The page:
“Dying Light 2:” A review


Leah Van Weelden

The newly released “Dying Light 2 Stay Human” is a zombie action game that can be played on multiple platforms. It is a sequel to 2015’s “Dying Light.”

The highly anticipated “Dying Light 2 Stay Human” was released on Feb. 4 and is the sequel to 2015’s “Dying Light.” After a somewhat tumultuous development cycle, mainly due to the COVID-19 outbreak, the game is now out for the public to play. Techland, the developer, continues to add onto the formula that made the first game great and those things are the parkour and the combat as both have had upgrades that make the gameplay more fun.

“Dying Light 2” is a first-person RPG with a lot of action and a lot of parkour. The story takes place 20 years after the outbreak in Harran as the GRE, the main villains from the first game, accidentally released a more deadly version of the THV virus that turns humans into zombies. The story follows Aiden Caldwell and his journey to find his sister, Mia and to unravel the mystery behind the experiments the GRE did to people before the collapse of humanity.

“Dying Light 2” enhances the parkour from the first game by making it quicker and more fluid. It gives players more satisfaction from running on the numerous rooftops in the game to having various tools to assist this, like the grappling hook. The game also made some big changes to the combat system, as it is not just hitting and dodging enemies now. It adds more parkour-style combat, like jumping from foe to foe and dropkicking them. One thing that the first game did terribly was human versus human combat. In the sequel, they fixed it by adding a parry mechanic and making it so the AI doesn’t get too dodge happy like in the first game.

Another gameplay factor that changed is the night system. In the first game, going out at night was high-risk but high-reward. At night you got double experience, but that was really it. You didn’t need to go out at night unless the story required you to.

In “Dying Light 2”, night works differently as the game still rewards you for going out at night by giving more experience and loot. But the night is a huge part of the core gameplay and introduces the “immunity mechanic,” aka a timer for how long your character can stay outside at night. With this you have to manage your immunity, otherwise, you will turn into a zombie. It is a cool spin to the game and makes sense as the world has been infected by the virus from the first game.

Another thing that Techland changed for “Dying Light 2” was the inventory system as it now has a lot more meaning than in the first game. The inventory still displays stats like attack power and durability of weapons, but it now adds armor stats and more detail into your loot. The inventory gives it a more role-playing game (RPG) feel to the game with various stats, like armor and attack damage, that influence gameplay. This gives the game a better feel overall as what you have equipped has a lot more meaning rather than just having damage like in the first game.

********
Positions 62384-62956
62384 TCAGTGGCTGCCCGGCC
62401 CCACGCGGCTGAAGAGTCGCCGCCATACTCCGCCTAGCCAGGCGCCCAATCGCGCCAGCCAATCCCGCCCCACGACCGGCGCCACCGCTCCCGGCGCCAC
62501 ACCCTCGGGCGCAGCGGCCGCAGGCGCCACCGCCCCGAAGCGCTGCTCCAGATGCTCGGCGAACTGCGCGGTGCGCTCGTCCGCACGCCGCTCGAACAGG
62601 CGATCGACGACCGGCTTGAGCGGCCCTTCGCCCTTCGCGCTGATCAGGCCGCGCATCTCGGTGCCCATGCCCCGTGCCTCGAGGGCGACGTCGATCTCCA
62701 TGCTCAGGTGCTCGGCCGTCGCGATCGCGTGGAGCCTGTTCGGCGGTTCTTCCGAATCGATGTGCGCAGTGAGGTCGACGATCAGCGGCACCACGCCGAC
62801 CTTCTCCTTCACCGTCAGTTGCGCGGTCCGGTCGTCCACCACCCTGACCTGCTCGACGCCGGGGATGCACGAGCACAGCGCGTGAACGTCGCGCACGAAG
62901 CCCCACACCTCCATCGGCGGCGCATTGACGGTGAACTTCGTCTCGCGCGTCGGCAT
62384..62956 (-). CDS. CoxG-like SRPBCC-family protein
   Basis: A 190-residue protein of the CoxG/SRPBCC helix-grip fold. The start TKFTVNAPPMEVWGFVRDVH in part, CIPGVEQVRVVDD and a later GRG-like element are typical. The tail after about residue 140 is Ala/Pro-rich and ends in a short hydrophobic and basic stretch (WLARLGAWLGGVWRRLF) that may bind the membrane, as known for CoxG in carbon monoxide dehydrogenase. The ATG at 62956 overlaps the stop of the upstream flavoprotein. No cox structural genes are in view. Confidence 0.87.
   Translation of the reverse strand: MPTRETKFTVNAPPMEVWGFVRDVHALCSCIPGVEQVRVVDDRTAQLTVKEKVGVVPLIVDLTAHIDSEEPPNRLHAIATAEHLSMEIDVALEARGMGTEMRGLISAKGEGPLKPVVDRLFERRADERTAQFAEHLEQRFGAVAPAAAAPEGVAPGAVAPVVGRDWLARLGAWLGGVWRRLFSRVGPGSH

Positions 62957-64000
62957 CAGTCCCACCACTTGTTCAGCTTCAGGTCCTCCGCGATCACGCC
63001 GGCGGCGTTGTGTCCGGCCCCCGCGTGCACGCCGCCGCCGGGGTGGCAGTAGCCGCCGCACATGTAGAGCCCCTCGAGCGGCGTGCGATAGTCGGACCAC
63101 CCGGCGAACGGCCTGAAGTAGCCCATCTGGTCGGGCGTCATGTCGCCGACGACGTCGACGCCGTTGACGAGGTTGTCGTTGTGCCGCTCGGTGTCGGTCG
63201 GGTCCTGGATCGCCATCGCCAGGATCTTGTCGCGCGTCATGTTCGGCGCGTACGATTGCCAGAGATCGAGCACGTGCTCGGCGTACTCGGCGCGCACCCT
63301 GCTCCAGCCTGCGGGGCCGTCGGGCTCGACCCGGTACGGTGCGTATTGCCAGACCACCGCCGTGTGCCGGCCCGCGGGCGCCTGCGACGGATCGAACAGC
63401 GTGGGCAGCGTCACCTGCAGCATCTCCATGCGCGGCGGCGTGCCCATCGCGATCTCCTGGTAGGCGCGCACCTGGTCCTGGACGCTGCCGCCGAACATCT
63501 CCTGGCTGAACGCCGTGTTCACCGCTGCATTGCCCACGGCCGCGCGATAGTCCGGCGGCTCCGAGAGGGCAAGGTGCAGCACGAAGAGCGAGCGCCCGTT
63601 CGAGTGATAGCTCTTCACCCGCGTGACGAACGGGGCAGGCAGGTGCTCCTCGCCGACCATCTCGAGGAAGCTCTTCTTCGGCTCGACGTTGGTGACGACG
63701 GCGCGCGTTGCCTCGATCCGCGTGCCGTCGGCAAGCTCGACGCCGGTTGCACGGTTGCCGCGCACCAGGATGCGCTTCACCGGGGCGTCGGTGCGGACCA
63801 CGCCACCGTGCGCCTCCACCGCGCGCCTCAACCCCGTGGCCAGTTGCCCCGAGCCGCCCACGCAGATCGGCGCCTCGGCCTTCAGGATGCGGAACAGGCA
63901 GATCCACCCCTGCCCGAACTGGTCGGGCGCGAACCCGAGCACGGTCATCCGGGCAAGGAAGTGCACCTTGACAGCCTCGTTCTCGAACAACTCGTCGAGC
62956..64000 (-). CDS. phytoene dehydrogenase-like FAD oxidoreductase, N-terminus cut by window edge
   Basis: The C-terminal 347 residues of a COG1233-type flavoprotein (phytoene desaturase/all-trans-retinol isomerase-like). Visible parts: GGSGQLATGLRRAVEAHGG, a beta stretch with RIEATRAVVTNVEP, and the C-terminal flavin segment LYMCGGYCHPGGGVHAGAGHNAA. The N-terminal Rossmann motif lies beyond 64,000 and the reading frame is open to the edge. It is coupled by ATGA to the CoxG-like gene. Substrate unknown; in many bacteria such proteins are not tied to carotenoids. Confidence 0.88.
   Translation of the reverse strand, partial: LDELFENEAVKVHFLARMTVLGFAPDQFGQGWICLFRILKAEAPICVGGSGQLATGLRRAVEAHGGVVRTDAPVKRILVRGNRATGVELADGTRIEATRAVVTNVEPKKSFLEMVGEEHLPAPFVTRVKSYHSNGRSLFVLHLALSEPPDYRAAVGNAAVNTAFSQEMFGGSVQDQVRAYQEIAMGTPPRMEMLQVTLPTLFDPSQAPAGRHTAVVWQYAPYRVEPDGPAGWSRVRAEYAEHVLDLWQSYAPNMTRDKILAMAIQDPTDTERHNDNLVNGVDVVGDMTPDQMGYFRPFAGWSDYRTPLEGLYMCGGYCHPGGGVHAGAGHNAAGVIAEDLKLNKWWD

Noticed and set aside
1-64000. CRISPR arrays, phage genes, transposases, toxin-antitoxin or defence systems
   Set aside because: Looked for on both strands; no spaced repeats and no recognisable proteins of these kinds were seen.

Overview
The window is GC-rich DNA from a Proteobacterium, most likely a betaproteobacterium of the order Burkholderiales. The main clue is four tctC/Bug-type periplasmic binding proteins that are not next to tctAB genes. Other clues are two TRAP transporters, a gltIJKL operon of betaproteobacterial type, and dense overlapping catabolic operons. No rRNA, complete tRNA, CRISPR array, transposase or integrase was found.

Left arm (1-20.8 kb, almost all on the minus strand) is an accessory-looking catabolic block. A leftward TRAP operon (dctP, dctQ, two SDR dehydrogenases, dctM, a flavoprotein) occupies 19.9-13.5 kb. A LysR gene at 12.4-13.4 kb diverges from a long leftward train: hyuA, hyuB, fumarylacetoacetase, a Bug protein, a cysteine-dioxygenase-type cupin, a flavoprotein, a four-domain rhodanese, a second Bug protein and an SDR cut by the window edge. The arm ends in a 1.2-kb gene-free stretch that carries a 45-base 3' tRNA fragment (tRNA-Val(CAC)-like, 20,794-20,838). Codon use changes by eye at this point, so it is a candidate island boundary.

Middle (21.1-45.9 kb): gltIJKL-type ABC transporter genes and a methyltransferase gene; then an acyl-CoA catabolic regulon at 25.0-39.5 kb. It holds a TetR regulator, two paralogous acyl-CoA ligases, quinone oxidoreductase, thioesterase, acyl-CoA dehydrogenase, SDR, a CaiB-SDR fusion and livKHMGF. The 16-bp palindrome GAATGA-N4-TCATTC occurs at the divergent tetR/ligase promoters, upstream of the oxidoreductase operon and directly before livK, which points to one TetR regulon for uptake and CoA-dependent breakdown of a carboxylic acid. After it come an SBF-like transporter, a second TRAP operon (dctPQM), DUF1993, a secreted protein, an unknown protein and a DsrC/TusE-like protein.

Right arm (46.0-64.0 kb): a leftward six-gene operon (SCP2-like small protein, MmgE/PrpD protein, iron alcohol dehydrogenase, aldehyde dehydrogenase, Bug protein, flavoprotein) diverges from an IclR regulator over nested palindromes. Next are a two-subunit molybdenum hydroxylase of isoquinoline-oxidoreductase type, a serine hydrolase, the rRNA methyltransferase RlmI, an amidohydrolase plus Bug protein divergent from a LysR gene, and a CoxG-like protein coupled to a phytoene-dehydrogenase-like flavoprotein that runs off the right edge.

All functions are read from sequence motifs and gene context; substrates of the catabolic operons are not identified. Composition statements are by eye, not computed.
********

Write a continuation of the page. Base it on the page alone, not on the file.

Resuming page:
The story is like all of Techland’s zombie games, which means it is not very good and has a lot of problems in it. The story is not well-written, the main story feels padded out to extend playtime and the “choices” you can make don’t really make a lot of sense given what the protagonist is trying to do.

The side quests are the bread and butter of these games but those in “Dying Light 2” aren’t as fun as in the previous title. A good amount of them is just a combat or parkour challenge rather than an exploration-type quest. Overall the story is a little worse than in the first game, but it has a decent explanation of what has happened since the end of the first game. For example, in the game’s intro, gives a prologue to what has happened after the Harran outbreak.

If you have played Techland’s original zombie game series, “Dead Island,” you know the game series is pretty rampant with bugs and technical glitches. That trend continues with “Dying Light 2” as this may be the buggiest Techland game since “Dead Island Riptide,” as in the day one patch they had to fix over 1000 problems. While the game had a terrible release week, with some players comparing it to the “Cyberpunk 2077″ release, Techland is fixing a lot of the problems quickly.

Overall, the game is pretty good, as the game builds on the mechanics of the first game, but takes too much from the first game storytelling-wise and has too many bugs and glitches that ruin the experience. The core of the game is still there and it is worth playing if you enjoy the zombie genre, parkour or even just looking at the environment.

Matthew Byrd of Den of Geek says that “Dying Light 2 gets too much right to be a bad game,” and that “the game is not bad, but it is a disappointment.” The game is great if you look at the positives and the passion put into it from Techland. But Techland keeps tripping over itself with poor coding and story writing that prevents the game from being the best it can be